An Electrician Explains Circuit Protection Devices

Electricians install and replace circuit protection devices in many homes every year. They are an important part of an electrical system. The devices are also a crucial part of keeping your home safe.

Circuit protection devices automatically stop or reduce an electrical current's flow when a problem occurs in the system. The most well-know electrical problems are an overload or a short circuit in the wiring system. Common circuit protection devices include fuses, circuit breakers and ground-fault circuit interrupters.

Fuses and circuit breakers interrupt the electrical current when it goes past a safe level. The devices are located in your electrical panel to prevent overloading and fires. Overloading occurs when appliances demand more electricity than the electrical system can handle. Lightning can also cause the system to overload.

If the current goes past a safe level, a fuse opens once to stop the electrical current. A fuse must be replaced to reconnect the circuit. If you are unsure about replacing a fuse, then make sure to call an electrician to help.

A circuit breaker “trips” its switch to open the circuit. The circuit is reconnected by closing the switch manually. There are mainly two different types of circuit breakers used in houses. One has a control handle that swings all the way to “OFF” position when tripped. The other has an intermediate position close to the “ON” position. This position is sometimes it is difficult to see. An electrician can help pinpoint what is tripping your circuit breaker if you are uncertain. Both types of circuit breakers must be reset manually after you figure out what is overloading the system.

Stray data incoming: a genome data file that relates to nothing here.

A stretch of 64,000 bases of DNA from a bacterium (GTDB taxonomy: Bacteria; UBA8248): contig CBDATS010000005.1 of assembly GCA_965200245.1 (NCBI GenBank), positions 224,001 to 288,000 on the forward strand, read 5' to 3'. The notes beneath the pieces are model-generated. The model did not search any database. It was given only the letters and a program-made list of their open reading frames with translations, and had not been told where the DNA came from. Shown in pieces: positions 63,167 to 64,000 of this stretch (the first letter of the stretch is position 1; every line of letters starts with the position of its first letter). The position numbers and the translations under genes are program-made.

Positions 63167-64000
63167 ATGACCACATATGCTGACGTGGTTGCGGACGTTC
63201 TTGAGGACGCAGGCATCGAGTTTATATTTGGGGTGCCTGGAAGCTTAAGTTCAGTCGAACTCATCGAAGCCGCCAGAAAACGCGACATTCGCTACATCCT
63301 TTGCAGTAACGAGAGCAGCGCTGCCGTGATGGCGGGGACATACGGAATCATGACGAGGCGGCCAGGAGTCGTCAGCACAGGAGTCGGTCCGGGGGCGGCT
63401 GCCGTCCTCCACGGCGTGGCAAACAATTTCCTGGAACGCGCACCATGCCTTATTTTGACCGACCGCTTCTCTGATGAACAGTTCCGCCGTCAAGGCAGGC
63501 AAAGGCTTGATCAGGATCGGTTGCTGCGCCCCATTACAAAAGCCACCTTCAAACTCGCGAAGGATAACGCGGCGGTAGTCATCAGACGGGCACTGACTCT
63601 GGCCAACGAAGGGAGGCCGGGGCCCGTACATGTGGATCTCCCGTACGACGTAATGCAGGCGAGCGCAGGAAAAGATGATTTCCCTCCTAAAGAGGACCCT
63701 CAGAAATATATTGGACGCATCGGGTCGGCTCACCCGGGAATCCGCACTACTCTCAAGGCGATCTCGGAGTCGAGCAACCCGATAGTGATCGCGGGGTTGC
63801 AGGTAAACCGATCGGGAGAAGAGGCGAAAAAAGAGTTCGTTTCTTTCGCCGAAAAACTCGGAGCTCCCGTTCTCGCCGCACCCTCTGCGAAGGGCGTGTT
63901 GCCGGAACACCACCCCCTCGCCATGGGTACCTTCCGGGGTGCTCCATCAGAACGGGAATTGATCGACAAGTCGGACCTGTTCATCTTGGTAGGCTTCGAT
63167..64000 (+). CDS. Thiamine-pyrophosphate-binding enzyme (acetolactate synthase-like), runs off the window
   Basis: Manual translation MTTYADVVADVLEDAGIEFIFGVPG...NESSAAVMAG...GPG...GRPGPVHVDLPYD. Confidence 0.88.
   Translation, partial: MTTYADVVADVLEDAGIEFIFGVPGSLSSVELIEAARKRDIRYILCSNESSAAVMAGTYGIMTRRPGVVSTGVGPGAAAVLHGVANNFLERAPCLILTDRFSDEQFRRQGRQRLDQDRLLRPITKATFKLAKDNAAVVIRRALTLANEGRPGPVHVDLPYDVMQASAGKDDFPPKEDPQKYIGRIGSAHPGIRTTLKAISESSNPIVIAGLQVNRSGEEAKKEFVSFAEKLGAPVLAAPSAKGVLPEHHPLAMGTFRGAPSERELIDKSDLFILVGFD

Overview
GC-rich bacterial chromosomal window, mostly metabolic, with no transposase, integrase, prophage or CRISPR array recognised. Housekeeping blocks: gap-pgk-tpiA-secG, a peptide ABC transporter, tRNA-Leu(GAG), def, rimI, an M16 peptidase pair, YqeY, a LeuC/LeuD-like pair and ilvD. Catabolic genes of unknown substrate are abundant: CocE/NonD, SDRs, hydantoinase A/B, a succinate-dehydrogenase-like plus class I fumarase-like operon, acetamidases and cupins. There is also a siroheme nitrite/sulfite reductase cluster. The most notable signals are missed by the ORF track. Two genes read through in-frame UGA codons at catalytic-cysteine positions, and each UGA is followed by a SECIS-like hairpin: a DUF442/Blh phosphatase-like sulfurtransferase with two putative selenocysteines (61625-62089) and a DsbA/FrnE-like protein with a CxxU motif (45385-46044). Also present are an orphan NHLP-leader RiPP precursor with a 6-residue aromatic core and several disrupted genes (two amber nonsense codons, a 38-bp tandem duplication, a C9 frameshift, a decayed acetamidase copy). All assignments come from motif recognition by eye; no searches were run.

Fuses and circuit breakers prevent wires and other components from overheating. If the devices fail to work for some reason, it can cause an electrical fire.

Ground-fault circuit interrupters, or GFCIs, are used to prevent electrocution. Ground faults happen when a small imbalance occurs between the hot and neutral conductors. If the GFCI senses a change in the current, then it interrupts or stops power. The most common places for GFCIs are in outlets, however they may also be located as part of a circuit breaker. Many homes built before 1973 do not have GFCIs. They were not required before then. Homeowners who do not have GFCIs should have an electrician install them as the National Code specifies. Outdoor areas where tools are used should also have GCFIs.

An inspection by an electrician can determine if anything in your electrical system needs replacing, including circuit protection devices. It is important to maintain your electrical system for the safety of your home.

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